The Preservative Efficacy of Antimicrobial Proteins and Metabolites from Microorganisms, Animals and Plants as Potential Alternative to Chemical Food Preservation: A Review

Betemariam Kebede


Food is a source of nutrients and energy for humans and animals. Though food is assumed to be safe for consumption, it is highly susceptible for microbial contamination responsible for health risks and economic loss. This requires the mechanism that keep food fresh and safe for extended period of time. So far, in human history various physical and chemical methods have been employed to extend shelf life. Unfortunately, these methods are found to have a lot of drawbacks that pose problem on the quality and safety of the product beyond consumer need. Biological preservation using microbial, plant and animal derived metabolites and antimicrobial peptides has recently got considerable attention as the safest way of extending shelf life of food with no adverse effects on product quality. The antimicrobial efficiency of antimicrobial peptides and metabolites have been found to significantly inhibit the growth of potent food borne pathogens and spoilage microorganisms. However, the efficacy of biological antimicrobial agents for food preservation is potentiated by combined application with fewer chemical preservatives with smart formulation of a series of hurdle called hurdle technology. In this review, reports on the efficacy of antimicrobial peptides and metabolites of microbes, plants and animals in preserving various food stuffs are well reviewed during independent application and as part of hurdle system.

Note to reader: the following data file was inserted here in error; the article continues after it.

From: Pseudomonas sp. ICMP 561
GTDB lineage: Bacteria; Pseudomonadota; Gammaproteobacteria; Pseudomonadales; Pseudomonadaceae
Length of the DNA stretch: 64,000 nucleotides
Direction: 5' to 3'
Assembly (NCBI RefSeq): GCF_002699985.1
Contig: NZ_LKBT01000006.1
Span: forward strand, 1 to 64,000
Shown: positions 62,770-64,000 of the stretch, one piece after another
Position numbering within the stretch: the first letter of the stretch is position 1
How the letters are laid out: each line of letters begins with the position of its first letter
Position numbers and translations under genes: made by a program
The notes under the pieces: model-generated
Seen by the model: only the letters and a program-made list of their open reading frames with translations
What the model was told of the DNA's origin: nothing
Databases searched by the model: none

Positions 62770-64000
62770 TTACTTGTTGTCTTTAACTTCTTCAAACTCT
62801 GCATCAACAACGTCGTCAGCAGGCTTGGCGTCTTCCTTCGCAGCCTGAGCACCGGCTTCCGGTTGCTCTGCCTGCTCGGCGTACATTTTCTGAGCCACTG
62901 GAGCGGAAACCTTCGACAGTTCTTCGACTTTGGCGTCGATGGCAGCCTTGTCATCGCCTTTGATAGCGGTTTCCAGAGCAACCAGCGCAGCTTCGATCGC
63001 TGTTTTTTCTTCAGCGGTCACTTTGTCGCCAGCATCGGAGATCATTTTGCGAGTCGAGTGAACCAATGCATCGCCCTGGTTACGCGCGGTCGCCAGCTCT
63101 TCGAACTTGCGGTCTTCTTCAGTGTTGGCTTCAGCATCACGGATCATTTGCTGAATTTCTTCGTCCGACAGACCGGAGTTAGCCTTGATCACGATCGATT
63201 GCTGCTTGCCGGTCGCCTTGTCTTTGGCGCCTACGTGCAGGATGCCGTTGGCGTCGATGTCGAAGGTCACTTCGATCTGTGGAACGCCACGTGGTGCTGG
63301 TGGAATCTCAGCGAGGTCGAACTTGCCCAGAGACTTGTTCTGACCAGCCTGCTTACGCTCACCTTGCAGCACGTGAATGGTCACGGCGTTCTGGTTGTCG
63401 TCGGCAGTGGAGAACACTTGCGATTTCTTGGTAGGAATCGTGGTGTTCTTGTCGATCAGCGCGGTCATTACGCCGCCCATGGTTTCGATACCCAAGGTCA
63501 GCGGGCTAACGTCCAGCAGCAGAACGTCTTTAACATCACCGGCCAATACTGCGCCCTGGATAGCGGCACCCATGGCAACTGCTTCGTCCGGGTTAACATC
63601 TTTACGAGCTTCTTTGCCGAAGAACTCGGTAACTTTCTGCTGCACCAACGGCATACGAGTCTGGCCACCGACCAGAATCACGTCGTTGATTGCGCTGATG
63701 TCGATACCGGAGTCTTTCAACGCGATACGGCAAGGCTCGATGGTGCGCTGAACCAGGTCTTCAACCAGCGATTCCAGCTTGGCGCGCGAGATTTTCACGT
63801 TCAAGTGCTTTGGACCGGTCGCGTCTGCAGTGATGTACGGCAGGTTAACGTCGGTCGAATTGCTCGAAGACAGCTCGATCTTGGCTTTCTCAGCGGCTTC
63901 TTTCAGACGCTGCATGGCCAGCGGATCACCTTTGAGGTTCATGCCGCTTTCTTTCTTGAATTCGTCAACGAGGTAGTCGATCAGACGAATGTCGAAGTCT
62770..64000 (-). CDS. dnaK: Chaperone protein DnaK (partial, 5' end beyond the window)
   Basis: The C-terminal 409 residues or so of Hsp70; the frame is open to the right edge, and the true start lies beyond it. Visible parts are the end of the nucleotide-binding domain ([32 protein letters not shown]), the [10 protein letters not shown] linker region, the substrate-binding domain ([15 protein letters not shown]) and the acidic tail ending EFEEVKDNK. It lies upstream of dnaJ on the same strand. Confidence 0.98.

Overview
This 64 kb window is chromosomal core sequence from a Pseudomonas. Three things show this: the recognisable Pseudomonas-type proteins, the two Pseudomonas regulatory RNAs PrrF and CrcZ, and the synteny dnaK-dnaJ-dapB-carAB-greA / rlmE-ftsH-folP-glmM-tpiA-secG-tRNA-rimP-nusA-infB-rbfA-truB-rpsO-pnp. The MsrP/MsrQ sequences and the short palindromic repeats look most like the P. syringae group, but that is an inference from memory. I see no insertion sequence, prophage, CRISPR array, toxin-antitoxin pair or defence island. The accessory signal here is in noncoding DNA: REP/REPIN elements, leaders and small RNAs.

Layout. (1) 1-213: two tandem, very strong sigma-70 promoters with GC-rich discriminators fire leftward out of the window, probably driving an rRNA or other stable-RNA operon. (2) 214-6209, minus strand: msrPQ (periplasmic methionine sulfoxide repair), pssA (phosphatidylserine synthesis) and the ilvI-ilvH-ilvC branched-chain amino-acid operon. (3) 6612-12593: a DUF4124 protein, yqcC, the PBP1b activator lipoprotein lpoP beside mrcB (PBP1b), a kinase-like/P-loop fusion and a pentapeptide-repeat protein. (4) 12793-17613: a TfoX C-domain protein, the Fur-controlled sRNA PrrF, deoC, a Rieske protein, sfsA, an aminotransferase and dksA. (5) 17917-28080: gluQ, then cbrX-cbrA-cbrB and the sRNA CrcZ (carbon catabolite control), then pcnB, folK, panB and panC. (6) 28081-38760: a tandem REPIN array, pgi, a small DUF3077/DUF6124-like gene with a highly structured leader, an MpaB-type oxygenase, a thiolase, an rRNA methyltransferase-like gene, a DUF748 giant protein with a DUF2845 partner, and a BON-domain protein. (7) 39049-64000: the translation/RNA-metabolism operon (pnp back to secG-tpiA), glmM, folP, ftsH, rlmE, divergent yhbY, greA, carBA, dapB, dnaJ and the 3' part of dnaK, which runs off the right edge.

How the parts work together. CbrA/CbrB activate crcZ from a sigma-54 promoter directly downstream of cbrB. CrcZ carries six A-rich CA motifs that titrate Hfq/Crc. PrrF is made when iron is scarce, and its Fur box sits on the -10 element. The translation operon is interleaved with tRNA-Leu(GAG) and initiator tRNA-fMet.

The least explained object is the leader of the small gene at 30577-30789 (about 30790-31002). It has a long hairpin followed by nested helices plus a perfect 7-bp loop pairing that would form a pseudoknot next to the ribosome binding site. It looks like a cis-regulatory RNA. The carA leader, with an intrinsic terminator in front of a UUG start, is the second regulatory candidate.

Keywords: Biological preservation, Food, Food quality, Hurdle technology, Microbial/plant/animal metabolites

DOI: 10.7176/FSQM/87-05

Publication date:May 31st 2019

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ISSN (Paper)2224-6088 ISSN (Online)2225-0557

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